GLOSSARY

Amortization: The period of time required to reduce the mortgage debt to zero when all regular blended payments are made on time and provided the terms (payment and interest rate) remain the same.

 

Closing costs: Costs in addition to the purchase price of the home, such as legal fees, transfer fees and disbursements, that are payable on closing day. They range from 1.5 of a home’s selling price.

 

Conventional mortgage: A mortgage loan up to a maximum of 80% of the lending value of the property. Typically, the lending value is the lesser of the purchase price and market value of the property. Mortgage insurance is usually not required for this type of mortgage.

 

Credit report: The main report a lender uses to determine your credit worthiness. It includes information about your ability to handle your debt obligations and your current outstanding obligations.

 

Curb appeal: How attractive the home looks from the street.

 

Deed: A legal document that is signed by both vendor and purchaser, transferring ownership. This document is registered as evidence of ownership.

 

Delinquency: Failing to make a mortgage payment on time.

 

Down payment: The portion of the home price that is not financed by the mortgage loan. The buyer must pay the down payment from his/her own funds or other eligible sources before securing a mortgage.

 

Foreclosure: The legal process where the lender takes possession of your property and sells it to cover the debts you have failed to pay off. When you default on a loan and the lender feels that you are unable to make payments, you may lose your home to foreclosure.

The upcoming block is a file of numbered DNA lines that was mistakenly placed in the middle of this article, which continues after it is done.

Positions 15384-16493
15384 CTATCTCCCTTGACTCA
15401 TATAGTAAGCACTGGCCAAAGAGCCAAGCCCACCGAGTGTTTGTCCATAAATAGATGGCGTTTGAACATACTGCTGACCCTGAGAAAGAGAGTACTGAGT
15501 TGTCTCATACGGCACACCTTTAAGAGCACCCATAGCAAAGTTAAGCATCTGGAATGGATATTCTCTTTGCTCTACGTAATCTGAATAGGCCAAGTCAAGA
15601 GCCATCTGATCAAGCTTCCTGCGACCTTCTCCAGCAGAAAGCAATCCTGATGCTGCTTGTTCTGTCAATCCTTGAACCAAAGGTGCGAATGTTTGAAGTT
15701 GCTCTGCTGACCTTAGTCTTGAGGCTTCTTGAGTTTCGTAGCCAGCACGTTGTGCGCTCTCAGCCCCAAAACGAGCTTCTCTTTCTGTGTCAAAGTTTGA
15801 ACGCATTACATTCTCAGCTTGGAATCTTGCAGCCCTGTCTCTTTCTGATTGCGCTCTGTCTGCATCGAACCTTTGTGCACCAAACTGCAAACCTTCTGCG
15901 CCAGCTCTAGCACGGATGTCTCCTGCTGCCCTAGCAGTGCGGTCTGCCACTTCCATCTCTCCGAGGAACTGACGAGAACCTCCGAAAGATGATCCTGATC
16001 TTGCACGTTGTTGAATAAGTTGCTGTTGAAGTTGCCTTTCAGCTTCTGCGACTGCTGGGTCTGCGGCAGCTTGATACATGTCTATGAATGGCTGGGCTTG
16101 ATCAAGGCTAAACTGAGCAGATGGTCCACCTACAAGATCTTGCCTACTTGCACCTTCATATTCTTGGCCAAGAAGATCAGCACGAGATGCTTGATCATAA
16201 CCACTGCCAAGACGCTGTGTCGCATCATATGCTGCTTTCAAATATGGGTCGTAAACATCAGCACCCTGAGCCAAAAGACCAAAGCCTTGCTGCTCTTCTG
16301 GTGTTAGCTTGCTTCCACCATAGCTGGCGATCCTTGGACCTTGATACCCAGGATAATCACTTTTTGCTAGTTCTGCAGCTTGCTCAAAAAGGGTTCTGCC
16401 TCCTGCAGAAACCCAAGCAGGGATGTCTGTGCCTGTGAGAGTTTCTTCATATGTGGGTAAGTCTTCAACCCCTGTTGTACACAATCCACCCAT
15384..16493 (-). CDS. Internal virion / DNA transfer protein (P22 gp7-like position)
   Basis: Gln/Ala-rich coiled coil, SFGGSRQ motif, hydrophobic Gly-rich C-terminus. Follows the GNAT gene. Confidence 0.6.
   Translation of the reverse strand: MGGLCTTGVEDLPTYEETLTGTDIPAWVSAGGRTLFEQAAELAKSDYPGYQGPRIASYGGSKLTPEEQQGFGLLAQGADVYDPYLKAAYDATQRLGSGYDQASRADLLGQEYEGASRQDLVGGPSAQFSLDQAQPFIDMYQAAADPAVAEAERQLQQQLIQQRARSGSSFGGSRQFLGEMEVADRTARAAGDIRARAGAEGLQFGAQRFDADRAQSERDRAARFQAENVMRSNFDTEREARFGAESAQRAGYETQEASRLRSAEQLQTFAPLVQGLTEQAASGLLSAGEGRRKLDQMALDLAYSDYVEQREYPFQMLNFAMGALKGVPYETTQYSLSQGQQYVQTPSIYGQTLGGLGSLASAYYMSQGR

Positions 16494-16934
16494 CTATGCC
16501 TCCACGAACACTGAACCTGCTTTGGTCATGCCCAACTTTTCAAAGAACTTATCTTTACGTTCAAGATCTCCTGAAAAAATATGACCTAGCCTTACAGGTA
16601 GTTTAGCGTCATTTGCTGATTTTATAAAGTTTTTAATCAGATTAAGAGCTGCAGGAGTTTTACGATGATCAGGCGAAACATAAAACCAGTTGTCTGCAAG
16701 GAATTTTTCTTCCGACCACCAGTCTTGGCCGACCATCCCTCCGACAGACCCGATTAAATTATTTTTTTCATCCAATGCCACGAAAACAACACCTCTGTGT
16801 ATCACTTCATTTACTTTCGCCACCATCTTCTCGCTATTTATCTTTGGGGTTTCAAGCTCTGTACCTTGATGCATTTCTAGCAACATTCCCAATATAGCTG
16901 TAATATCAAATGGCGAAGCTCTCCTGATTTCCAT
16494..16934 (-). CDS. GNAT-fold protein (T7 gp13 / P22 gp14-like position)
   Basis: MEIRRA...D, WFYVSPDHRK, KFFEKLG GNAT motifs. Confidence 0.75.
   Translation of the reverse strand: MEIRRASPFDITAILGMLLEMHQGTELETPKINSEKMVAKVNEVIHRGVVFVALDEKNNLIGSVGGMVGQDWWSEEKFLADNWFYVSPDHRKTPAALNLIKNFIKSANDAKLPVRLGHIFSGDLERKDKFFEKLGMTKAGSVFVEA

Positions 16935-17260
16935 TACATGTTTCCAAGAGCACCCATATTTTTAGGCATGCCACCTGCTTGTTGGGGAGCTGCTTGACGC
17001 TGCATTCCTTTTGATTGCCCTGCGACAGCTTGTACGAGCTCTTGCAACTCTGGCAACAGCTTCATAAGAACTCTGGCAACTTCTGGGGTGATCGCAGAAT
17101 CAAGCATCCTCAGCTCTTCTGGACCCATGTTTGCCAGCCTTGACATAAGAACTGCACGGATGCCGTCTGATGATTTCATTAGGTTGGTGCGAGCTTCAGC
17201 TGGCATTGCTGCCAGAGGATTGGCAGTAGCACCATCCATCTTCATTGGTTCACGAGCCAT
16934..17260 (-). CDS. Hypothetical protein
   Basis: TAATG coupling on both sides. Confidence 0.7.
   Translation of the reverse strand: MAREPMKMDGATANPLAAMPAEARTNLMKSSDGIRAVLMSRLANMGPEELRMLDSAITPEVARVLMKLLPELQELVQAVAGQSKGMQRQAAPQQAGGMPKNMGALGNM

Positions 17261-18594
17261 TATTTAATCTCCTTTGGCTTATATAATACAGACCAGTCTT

Interest: The cost of borrowing money. Interest is usually paid to the lender in regular payments along with the repayment of the principal (loan amount).

 

Net worth: Your financial worth, calculated by subtracting your total liabilities from your total assets.

 

Mortgage: A mortgage is a security for a loan on the property you own. It is repaid in regular mortgage payments, which are usually blended payments. This means that the payment includes the principal (amount borrowed) plus the interest (the charge for borrowing money). The payment may also include a portion of the property taxes.

 

Mortgage payment: A regularly scheduled payment that is often blended to include both principal and interest.

 

Offer to Purchase: A written contract setting out the terms under which the buyer agrees to buy the home. If the Offer to Purchase is accepted by the seller, it forms a legally binding contract that binds those who have signed it to certain terms and conditions.
Principal: The amount that you borrow for a loan. Each monthly mortgage payment consists of a portion of the principal that must be repaid plus the interest that the lender is charging you on the outstanding loan balance. During the early years of your mortgage, the interest portion is usually larger than the principal portion.

 

Property taxes: Taxes charged by the municipality where the home is located based on the value of the home.

Vendor take back mortgage: This is when the vendor rather than a financial institution finances the mortgage. The title of the property is transferred to the buyer who makes mortgage payments directly to the seller. These types of mortgages, sometimes referred to as take-back mortgages, can be helpful if you need a second mortgage to buy a home.

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